By Anna Lawson
“Okay class, clear your desks and take out a pencil. It’s time for a pop quiz.” A feeling of stress and anxiety spreads across the room. Oh no, how much will this lower my grade? Do I understand this topic? Didn’t we just learn this yesterday? Almost every student has endured a pop quiz at least once in their life, and I think it is fair to say that every student dislikes them. Rather than helping students further their knowledge in a subject, as they were originally intended to do, pop quizzes only add stress to already anxious students. If there is a widespread feeling of antipathy towards pop quizzes, why do we still have them?
There are numerous problems with pop quizzes, one of which being that both students and teachers live extremely busy lives. I can say from personal experience that high school students have homework piled on them constantly. The average student has at least two to three hours of homework per night, but in most cases the number can increase to five or six. Time for homework combined with sports, extracurriculars, jobs, time with family, and sleep leave little time to study information that you may be tested on the next day. In addition, teachers have hours of grading to do every week, so why add an extra quiz to their workload?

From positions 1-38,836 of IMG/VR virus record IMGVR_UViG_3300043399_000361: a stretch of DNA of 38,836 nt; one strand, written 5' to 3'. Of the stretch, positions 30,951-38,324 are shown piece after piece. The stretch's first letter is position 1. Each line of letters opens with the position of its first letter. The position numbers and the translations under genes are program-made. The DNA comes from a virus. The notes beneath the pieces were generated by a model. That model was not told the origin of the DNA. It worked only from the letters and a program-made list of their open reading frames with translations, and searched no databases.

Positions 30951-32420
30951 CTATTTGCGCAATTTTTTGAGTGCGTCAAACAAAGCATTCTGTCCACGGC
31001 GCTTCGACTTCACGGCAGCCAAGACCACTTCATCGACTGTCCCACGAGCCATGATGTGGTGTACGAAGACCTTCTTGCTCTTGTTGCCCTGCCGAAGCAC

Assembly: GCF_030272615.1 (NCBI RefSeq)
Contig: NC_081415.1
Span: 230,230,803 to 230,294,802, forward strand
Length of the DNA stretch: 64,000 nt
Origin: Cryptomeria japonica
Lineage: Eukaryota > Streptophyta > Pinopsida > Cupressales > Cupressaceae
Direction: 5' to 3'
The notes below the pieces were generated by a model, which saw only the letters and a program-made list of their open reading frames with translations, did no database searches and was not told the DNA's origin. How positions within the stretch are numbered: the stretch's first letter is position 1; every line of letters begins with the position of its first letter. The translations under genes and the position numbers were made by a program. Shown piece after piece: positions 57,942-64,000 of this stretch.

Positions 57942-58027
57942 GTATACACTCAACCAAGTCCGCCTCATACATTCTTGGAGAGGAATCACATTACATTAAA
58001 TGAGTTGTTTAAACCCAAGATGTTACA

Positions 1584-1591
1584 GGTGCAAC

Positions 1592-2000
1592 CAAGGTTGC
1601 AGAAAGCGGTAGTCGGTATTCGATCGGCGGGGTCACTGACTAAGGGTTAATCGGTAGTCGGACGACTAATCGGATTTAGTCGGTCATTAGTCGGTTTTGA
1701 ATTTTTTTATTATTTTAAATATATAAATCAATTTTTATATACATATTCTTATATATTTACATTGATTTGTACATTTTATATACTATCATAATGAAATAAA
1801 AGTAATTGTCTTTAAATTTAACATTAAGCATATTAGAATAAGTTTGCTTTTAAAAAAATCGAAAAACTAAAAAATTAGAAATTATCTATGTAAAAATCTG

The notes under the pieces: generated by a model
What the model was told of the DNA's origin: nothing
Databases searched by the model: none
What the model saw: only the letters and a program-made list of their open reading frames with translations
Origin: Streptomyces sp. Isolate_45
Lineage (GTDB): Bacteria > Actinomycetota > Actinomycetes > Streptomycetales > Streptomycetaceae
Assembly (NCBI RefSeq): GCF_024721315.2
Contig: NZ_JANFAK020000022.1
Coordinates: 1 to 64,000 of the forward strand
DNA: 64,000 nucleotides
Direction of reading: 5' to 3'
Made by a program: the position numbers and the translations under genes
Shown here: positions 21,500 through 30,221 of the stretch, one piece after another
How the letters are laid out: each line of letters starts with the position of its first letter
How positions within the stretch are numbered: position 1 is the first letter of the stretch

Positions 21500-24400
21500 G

Although some teachers believe pop quizzes are a necessary step to ensure that their students understand the topic, the idea of a gratuitous quiz is simply not fair. Jasmine Daniel, a Glenelg Junior, says that “there have been times when I fully understand a topic after about twenty minutes of studying, but instead I’m given a random pop quiz on a subject that I have not gotten the chance to comprehend or ask questions about.” This common trend leads to a decrease in a student’s grades.
When a teacher warns students about a quiz, students automatically begin asking questions, rereading classwork or the textbook, or going in for extra help. All three of these actions actually help the student learn the topic so that they can have a fair chance when being tested.
An announcement of a pop quiz leads to a quick two-minute cram before the quiz is placed on your desk. Although a student might remember the information short-term, they will most likely not actually learn the topic in order to be able to remember the subject for the future. Glenelg Junior Devin Henley recounts a time that “[he] had a pop quiz on a topic [he] didn’t understand, so [he] studied the information right after [he] found out about the quiz, in order to get a decent grade.” Even today, he is still confused regarding the content on that quiz. This common occurrence must come to an end if teachers want students to properly learn and retain information.